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Friday, January 03, 2014

My Winter Decathlon

The Biggest Chill Dept.: I so enjoy the hot buttered rum recipe reproduced below (from a piece written for a 1990 Schenectady Gazette winter tab) that I threw it into a Metroland piece many years later. But the book it comes from, Northwest Passage, would make for some fine stuck-in-the-house reading on a day like the frigid one currently surrounding us, so I’m going to dig through the stacks and read it again.


ONCE THE HILL BEHIND MY HOUSE disappears beneath its winter-long blanket of snow, many of the neighbors break out toboggans and sleds and dot the side of it, descending in crazy zigzags. Others strap their limbs into skates and whirl on the frozen water I can see from my window.

19 Feb. 2000 | Photo by B. A. Nilsson
I don’t sled, skate, toboggan or ski. That’s because winter offers me another sport, even more demanding in its regulations, a sport I play for the entire season. It’s the simple challenge of staying warm.

Sure, it’s my fault for living in a drafty old farmhouse, but I accept the fact that year after year the onset of winter will sound a silent starter’s pistol: On your mark. Get set. Get toasty!

The rules are simple. Maintain a surrounding warmth of at least 80 degrees, and don’t get a stiff neck at night. The component elements consist of combinations of clothing, insulation, fuel, and alcoholic beverages.

It shouldn’t surprise you to learn that the initial event takes place in the bathroom, when those first brisk days of fall send their chilled fingers to find you just as you’ve stepped out of the shower. That’s when the space heater is broken out of its summer wrapper and installed near the sink. And my wife, who usually decries my use of electricity as indulgent and ecologically unsound, makes not the slightest murmur of protest as I prepare for heated ablutions. She’ll be there next. A clear win for me, although it’s really a pre-season warm-up.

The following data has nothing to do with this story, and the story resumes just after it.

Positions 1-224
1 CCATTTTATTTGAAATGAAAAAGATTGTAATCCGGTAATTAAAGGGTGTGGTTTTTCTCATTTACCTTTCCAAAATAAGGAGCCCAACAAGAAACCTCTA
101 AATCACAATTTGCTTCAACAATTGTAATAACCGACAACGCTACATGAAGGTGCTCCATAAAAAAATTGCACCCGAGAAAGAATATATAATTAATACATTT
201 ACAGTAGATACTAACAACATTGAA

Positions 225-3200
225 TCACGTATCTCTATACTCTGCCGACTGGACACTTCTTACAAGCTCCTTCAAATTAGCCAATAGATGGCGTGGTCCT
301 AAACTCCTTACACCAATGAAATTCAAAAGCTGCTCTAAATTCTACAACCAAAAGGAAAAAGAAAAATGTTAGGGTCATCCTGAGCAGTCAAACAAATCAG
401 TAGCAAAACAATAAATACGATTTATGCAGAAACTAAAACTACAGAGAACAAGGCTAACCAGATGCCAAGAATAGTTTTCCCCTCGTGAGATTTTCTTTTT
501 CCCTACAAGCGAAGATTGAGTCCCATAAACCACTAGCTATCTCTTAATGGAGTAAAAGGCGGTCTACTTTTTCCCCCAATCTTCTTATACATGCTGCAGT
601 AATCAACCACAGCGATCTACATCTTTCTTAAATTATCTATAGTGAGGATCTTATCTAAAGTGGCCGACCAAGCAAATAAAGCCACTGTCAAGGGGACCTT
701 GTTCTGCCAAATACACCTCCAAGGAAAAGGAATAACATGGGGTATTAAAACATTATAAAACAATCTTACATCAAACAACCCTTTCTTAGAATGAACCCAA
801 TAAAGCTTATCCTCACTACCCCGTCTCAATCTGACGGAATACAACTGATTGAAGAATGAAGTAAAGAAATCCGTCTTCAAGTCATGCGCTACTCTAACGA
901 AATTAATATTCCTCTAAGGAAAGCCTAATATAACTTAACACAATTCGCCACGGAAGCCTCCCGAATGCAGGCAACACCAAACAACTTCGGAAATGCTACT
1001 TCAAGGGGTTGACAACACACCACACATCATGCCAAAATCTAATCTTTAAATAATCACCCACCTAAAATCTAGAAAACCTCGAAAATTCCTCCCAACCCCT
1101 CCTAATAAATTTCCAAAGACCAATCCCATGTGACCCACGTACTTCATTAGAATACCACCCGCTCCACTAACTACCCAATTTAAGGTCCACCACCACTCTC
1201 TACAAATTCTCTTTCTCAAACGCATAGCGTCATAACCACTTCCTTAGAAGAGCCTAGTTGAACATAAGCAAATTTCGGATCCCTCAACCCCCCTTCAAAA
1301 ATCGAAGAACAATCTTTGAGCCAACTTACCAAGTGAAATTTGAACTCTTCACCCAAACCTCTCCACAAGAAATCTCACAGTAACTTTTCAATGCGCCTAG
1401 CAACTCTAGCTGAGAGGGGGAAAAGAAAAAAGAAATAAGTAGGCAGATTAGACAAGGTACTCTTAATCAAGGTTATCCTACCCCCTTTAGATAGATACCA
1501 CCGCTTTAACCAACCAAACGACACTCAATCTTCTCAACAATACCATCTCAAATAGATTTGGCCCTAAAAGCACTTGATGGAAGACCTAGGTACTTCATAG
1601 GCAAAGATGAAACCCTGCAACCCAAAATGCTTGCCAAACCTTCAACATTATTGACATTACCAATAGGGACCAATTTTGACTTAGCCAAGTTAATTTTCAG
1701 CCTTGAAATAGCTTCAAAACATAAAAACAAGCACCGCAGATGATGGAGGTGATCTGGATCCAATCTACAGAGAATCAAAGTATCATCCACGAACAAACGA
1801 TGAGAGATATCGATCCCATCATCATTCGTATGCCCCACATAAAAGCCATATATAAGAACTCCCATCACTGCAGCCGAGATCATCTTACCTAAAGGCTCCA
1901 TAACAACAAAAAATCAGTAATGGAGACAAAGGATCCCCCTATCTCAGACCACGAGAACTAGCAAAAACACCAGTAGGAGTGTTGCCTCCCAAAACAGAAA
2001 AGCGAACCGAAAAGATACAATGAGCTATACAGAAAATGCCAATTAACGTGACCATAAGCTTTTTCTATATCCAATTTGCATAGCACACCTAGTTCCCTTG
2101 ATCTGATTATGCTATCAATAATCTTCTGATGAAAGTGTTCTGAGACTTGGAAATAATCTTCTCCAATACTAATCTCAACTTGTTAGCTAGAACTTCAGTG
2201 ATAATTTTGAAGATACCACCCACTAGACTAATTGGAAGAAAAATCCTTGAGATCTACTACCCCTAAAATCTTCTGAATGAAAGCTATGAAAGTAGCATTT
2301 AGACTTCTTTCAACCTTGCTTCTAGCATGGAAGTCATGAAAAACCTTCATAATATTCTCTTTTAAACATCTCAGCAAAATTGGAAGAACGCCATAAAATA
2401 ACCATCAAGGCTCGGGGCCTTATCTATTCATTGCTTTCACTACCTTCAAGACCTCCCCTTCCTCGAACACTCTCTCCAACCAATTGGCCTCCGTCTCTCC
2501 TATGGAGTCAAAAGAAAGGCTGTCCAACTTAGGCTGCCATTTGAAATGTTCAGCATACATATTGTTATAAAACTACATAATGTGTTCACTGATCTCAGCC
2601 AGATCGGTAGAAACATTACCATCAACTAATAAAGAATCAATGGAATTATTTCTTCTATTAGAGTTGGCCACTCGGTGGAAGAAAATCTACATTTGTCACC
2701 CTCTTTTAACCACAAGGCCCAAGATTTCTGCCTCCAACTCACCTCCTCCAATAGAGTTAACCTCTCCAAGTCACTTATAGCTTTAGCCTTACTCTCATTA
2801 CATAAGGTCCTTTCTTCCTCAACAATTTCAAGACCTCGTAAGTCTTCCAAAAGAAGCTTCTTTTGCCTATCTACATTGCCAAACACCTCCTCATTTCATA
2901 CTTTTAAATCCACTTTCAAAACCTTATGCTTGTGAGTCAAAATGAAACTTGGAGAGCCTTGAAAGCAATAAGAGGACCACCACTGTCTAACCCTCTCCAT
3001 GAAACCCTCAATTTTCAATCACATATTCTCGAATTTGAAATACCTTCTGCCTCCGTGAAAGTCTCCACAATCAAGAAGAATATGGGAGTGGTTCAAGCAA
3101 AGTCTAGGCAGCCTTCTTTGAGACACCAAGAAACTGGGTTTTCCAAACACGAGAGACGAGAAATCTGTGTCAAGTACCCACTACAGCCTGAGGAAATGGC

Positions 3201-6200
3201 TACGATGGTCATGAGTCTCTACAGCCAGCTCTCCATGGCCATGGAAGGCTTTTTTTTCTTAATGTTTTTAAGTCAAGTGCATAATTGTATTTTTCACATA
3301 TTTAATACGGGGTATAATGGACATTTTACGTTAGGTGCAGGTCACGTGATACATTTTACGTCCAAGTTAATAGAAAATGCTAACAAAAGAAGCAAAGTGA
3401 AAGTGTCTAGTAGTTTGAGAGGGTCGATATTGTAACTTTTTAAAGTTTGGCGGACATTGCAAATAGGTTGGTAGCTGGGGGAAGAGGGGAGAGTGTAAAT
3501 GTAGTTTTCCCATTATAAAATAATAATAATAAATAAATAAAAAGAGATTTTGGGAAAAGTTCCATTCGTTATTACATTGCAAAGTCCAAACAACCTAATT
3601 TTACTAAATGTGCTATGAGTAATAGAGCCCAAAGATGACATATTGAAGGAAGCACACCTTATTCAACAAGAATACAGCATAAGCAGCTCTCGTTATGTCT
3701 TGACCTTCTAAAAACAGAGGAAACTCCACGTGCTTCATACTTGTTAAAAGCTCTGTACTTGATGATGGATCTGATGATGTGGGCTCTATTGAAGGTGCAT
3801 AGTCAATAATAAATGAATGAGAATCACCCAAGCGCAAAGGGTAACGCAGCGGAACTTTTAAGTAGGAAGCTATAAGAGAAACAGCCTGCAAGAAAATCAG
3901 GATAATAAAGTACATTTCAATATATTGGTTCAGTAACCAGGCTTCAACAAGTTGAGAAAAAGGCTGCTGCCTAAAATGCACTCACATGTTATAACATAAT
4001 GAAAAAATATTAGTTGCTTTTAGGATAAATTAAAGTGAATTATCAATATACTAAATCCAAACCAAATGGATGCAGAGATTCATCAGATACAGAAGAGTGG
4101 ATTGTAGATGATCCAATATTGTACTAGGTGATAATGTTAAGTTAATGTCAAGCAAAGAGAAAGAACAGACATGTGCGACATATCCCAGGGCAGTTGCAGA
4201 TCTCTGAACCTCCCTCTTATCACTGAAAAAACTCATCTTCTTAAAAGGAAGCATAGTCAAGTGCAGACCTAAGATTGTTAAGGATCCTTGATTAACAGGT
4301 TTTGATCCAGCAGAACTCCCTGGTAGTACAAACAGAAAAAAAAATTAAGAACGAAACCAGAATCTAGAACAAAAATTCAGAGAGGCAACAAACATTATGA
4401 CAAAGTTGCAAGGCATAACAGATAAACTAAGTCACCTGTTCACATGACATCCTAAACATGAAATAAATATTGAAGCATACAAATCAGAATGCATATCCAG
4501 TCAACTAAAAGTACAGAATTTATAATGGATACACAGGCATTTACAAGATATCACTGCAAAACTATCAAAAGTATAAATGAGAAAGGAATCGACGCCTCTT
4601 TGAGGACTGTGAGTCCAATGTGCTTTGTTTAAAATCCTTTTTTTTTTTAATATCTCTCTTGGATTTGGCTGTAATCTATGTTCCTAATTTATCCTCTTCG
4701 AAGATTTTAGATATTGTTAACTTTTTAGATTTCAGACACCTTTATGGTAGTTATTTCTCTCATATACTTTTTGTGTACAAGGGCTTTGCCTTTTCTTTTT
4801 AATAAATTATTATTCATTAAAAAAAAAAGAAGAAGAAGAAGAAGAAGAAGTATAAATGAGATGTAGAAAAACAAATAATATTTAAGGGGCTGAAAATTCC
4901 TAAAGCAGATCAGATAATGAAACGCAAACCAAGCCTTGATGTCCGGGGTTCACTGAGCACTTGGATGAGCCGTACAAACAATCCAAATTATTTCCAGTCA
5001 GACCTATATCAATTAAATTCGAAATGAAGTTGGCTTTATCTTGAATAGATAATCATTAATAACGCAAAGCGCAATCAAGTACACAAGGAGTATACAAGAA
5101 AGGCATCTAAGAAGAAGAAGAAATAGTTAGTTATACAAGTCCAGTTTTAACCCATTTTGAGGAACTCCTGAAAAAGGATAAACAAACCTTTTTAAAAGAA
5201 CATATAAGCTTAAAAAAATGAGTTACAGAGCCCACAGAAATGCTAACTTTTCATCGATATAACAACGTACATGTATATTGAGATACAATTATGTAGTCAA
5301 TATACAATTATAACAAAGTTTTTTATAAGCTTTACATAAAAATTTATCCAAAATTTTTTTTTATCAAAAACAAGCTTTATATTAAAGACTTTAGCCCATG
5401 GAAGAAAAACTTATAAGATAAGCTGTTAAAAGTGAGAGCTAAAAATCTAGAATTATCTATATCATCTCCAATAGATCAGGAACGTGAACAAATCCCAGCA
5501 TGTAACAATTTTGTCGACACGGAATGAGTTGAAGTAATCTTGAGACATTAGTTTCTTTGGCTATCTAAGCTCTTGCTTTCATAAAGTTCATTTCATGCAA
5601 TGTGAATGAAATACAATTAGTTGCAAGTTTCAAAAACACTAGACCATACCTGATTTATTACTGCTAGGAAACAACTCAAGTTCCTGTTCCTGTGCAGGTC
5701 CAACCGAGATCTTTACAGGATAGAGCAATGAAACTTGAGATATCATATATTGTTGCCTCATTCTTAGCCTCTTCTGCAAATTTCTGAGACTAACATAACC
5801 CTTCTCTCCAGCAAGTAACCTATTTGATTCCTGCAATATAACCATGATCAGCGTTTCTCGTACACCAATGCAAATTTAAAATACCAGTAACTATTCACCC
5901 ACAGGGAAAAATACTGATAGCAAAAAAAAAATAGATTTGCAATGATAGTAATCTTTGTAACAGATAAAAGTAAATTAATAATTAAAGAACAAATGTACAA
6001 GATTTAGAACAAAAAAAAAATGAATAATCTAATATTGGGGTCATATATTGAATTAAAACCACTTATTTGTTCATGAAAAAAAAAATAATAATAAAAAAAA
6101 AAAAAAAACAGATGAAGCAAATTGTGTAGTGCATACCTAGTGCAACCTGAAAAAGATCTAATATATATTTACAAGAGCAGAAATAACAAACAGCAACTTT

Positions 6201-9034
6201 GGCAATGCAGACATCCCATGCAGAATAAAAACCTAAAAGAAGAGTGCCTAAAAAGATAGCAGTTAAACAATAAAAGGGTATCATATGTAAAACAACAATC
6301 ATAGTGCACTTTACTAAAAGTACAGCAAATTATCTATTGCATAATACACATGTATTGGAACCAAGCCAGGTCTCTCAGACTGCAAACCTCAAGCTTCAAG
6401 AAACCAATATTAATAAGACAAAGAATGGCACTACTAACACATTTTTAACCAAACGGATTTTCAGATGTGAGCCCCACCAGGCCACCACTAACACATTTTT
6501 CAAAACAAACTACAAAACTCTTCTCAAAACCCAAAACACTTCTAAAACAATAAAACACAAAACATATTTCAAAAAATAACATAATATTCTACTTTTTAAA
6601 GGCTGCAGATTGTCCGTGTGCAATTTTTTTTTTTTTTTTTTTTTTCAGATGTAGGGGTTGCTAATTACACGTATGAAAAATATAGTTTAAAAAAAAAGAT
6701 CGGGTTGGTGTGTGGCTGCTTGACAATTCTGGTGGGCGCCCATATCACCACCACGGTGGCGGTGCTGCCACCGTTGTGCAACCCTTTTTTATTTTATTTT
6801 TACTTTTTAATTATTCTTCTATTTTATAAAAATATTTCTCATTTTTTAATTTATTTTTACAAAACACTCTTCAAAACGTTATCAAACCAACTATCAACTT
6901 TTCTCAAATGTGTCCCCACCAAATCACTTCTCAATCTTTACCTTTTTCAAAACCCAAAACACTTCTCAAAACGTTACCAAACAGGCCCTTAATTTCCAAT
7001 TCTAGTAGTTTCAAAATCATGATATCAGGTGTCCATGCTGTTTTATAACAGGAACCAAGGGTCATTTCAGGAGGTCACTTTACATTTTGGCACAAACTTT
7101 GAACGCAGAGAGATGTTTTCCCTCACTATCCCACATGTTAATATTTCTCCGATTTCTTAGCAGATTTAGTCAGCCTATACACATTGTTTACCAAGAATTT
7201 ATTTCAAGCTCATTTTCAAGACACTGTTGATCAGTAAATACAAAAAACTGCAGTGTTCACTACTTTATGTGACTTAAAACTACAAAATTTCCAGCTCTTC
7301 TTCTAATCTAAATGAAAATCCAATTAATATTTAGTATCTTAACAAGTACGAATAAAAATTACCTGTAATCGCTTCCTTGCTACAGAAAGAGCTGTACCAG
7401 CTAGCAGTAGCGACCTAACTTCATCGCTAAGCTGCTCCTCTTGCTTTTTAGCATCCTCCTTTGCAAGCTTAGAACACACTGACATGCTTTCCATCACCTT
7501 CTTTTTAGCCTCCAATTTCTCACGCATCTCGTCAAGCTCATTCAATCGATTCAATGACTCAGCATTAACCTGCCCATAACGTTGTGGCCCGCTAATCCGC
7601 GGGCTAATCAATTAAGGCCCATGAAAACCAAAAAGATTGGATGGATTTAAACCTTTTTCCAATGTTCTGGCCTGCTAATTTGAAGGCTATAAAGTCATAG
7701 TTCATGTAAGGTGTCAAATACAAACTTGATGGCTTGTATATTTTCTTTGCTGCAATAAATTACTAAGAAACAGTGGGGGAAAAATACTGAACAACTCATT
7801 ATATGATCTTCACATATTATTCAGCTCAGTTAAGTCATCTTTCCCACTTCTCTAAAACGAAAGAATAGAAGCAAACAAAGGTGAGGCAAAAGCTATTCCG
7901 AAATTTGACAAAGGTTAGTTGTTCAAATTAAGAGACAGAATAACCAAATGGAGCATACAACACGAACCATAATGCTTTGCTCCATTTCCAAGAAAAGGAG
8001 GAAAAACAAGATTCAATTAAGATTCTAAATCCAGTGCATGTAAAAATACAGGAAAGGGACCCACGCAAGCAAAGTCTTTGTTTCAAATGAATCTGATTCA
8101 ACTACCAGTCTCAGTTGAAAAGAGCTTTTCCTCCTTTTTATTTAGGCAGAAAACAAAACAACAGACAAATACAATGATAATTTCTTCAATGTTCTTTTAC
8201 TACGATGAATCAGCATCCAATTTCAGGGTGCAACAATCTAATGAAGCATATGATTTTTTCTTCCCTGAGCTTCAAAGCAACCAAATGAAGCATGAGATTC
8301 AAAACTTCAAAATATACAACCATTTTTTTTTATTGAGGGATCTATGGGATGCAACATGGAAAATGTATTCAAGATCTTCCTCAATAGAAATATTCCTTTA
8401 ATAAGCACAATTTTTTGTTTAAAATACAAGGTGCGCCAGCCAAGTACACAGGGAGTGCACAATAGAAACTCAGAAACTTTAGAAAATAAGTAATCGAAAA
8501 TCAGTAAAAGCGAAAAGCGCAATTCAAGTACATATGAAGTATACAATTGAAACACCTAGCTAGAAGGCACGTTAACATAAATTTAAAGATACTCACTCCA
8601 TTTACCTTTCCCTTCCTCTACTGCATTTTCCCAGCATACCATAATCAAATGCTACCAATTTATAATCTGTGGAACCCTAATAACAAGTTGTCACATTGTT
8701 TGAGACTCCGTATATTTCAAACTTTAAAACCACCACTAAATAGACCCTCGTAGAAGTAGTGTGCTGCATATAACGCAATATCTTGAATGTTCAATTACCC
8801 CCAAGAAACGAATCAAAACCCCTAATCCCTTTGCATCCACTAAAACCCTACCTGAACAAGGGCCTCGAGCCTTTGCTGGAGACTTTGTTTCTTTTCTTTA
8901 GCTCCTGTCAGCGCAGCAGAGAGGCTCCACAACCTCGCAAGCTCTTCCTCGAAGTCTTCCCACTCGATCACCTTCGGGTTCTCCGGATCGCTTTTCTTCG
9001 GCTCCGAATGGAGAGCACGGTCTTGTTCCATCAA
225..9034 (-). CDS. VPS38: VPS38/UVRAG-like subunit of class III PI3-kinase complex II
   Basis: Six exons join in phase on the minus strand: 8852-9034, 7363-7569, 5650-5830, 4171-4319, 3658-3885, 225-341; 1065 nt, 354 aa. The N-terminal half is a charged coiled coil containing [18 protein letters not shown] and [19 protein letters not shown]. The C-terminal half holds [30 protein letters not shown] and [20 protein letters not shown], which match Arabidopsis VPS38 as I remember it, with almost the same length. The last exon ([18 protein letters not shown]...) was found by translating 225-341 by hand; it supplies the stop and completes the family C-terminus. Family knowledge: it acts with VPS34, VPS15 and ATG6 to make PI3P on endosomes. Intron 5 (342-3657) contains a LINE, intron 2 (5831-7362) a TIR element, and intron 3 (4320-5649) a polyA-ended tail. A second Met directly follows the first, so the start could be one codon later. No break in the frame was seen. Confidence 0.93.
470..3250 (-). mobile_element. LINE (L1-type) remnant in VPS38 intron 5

Clothing rotation follows, bringing the sweaters and other woolens out of their mothballs and packing the short-sleeved stuff in their place. This is when I discover that another lazy summer of too many cookouts has caused the sweaters to ride up around my middle, and they’ll have to be replaced with items from the 2XL bin. Give winter the point for a tie score.

Nights send the thermometer plummeting, so the bedroom hosts the next encounter, a lengthy bout of Find the Draft. The bay windows are the obvious choice, and each year improves upon the last. Packing insulation in the window pockets seems to work until the next bout of frigid gusts, and then there’s the feeling that the cold is coming up through the floor from the living room. A chance visit to the bedroom closet suggests that it’s a leak from the attic, and insulation is duly applied. But this is a process that never will end, and can only be scored as a draw.

 A break for disaster next: what will this year bring? And can it top last year’s spectacular frozen-pipes-on-Christmas diversion? Difficult to judge the outcome of that one, which took us during the course of the morning from heat tape to space heater (a temporary bathroom sacrifice, but no point loss because I couldn’t shower anyway) to the radical and possibly illegal use of a propane torch. The old galvanized pipe stood up to it and the ice plug melted. That section then got a permanent wrap of heat tape, but it also required installation of a new electrical outlet. It was an all-day project. Give winter the edge.